I'm currently teaching a course on decision theory. Today we discussed chapter 2 of Jim Joyce's Foundations of Causal Decision Theory, which is excellent. But there's one part I don't really get.
Joyce mentions that Savage identifies acts with functions from states to outcomes, and that Jeffrey once suggested representing such functions as conjunctions of material conditionals: for example, if an act maps S1 to O1 and S2 to O2, the corresponding proposition would be (S1 → O1) & (S2 → O2). According to Joyce, this conception of acts "cannot be correct" (p.62). That's the part I don't really get.
Joyce points out that if S1 actually obtains, then all it takes to make true (S1 → O1) & (S2 → O2) is to make true O1. So if I can make true (S1 → O1) & (S2 → O2) then I can also make true (S1 → O1) & (S2 → O3) for any O3, even if I would be completely unable to secure O3 under state S2.
But why is that a problem? I agree that we should not count all propositions of the form (S1 → O1) & (S2 → O3) as available acts -- otherwise we'll wrongly conclude that I ought to choose one of those "acts" where O3 is especially valuable. But Jeffrey's proposal only entails that we should allow for such acts if we count as an act any proposition the agent can make true or false at will. This is something Jeffrey actually does say on occasion, although I think never as his considered view. Anyway it's clearly untenable, and the present example illustrates why. For if S1 obtains and the agent has control over the truth-value of S1 & O1, then she also has control over (S1 → O1) & (S2 → O3), for arbitrary O3. Yet we don't want to count all such propositions as available acts. The lesson is that not anything the agent can make true or false at will is an available act. The lesson is not that acts can't be represented as conjunctions of material state-outcome conditionals.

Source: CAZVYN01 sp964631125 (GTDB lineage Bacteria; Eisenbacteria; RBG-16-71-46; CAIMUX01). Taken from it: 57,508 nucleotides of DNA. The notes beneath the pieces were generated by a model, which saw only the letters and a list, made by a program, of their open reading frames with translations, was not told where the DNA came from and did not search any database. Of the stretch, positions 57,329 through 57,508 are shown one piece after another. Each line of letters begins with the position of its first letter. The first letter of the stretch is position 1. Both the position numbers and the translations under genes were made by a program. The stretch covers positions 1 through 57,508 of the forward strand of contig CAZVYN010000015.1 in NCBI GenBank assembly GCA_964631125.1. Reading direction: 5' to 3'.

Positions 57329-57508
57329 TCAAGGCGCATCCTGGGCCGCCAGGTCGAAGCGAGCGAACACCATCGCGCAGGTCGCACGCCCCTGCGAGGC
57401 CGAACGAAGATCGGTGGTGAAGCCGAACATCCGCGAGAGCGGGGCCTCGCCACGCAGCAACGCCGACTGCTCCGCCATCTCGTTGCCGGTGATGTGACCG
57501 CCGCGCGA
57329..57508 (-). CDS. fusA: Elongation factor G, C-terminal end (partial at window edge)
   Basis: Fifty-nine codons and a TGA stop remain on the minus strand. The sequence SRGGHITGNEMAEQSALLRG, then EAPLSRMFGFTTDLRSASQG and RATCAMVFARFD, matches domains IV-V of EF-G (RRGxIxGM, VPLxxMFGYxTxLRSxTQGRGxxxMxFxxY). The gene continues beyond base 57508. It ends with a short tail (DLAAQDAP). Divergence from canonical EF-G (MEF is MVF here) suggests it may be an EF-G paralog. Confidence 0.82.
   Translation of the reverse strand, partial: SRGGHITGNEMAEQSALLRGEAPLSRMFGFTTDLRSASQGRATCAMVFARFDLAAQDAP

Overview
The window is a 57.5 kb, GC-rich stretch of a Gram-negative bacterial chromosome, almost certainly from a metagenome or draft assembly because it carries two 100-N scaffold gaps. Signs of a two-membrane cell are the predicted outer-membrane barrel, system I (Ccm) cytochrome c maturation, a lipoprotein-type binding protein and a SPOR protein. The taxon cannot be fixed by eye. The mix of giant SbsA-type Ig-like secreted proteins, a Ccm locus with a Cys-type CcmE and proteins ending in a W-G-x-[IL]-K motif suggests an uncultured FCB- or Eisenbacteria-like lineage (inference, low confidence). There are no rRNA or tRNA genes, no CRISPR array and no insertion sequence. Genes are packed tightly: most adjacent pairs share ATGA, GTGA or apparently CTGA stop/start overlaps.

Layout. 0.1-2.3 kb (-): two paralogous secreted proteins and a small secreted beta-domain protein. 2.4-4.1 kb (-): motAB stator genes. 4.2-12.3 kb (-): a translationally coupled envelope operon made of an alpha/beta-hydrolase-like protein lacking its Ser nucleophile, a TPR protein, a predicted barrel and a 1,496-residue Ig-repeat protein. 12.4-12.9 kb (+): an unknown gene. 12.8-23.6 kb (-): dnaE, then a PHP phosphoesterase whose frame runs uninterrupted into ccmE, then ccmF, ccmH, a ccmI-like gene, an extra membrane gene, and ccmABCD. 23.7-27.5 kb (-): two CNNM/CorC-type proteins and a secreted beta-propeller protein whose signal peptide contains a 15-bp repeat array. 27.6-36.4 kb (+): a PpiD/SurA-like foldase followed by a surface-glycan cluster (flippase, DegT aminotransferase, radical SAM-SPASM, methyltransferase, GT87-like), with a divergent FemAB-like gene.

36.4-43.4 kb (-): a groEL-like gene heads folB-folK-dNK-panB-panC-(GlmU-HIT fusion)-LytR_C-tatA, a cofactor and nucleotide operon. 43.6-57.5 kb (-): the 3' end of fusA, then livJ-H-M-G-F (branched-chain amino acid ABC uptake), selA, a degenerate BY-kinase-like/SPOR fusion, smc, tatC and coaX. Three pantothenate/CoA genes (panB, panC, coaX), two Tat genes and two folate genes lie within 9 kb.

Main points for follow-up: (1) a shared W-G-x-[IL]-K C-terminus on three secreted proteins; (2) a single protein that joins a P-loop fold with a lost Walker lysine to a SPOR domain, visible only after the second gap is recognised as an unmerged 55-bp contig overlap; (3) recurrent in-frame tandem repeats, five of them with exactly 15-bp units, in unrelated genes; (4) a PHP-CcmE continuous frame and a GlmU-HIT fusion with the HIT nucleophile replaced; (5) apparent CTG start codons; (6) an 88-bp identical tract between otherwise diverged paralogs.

Joyce says that on Jeffrey's interpretation, "there is no distinction to be made" between (S1 → O1) & (S2 → O2) and (S1 → O1) & (S2 → O3), provided S1 actually obtains (p.63). But why not? Even if S1 obtains, these are different propositions.
Still, I can see two potential problems with Jeffrey's proposal, neither of which is mentioned by Joyce. They arise in cases where (S1 → O1) & (S2 → O2) and (S1 → O1) & (S2 → O3) are actually both available.
The first problem is that if S1 obtains and the agent ensures that O2 comes about, it looks like she has simultaneously performed both acts: she has made both propositions true. But it may well be that only one of them maximizes expected utility. So we'd have to say that it is OK to choose an act that doesn't maximize expected utility as long as one chooses an act that maximizes expected utility, which sounds strange. Worse, it now becomes harder to work backwards from an agent's choices to her beliefs and desires. If (S1 → O1) & (S2 → O2) has greater expected utility than (S1 → O1) & (S2 → O3), then the agent's preference relation should rank the former higher than the second; but if the agent's choice simultaneously makes both propositions true, her choice doesn't reveal her preference.
That looks like a minor problem. The other problem is a little more serious but arguably only arises in conditional formulations of decision theories like Jeffrey's (and Joyce's) where we consider the probability of outcomes conditional on acts. Suppose an agent faces the following kind of problem, in Savage form.
|A1||O1 (.1)||O2 (.4)|
|A2||O1 (.4)||O3 (.1)|
The numbers in the cells represent the agent's unconditional probability for each outcome. So conditional on act A1, outcome O2 is a lot more likely than outcome O1. But if we identify A1 with (S1 → O1) & (S2 → O2), then the bottom left cell is part of A1 and so the conditional probability of O2 given A1 comes out as 4/9. That's clearly the wrong result.
So in the end I agree that it's probably not a good idea to identify acts with conjunctions of material state-outcome conditionals, especially in conditional decision theories. But I suspect I've missed some more reasons.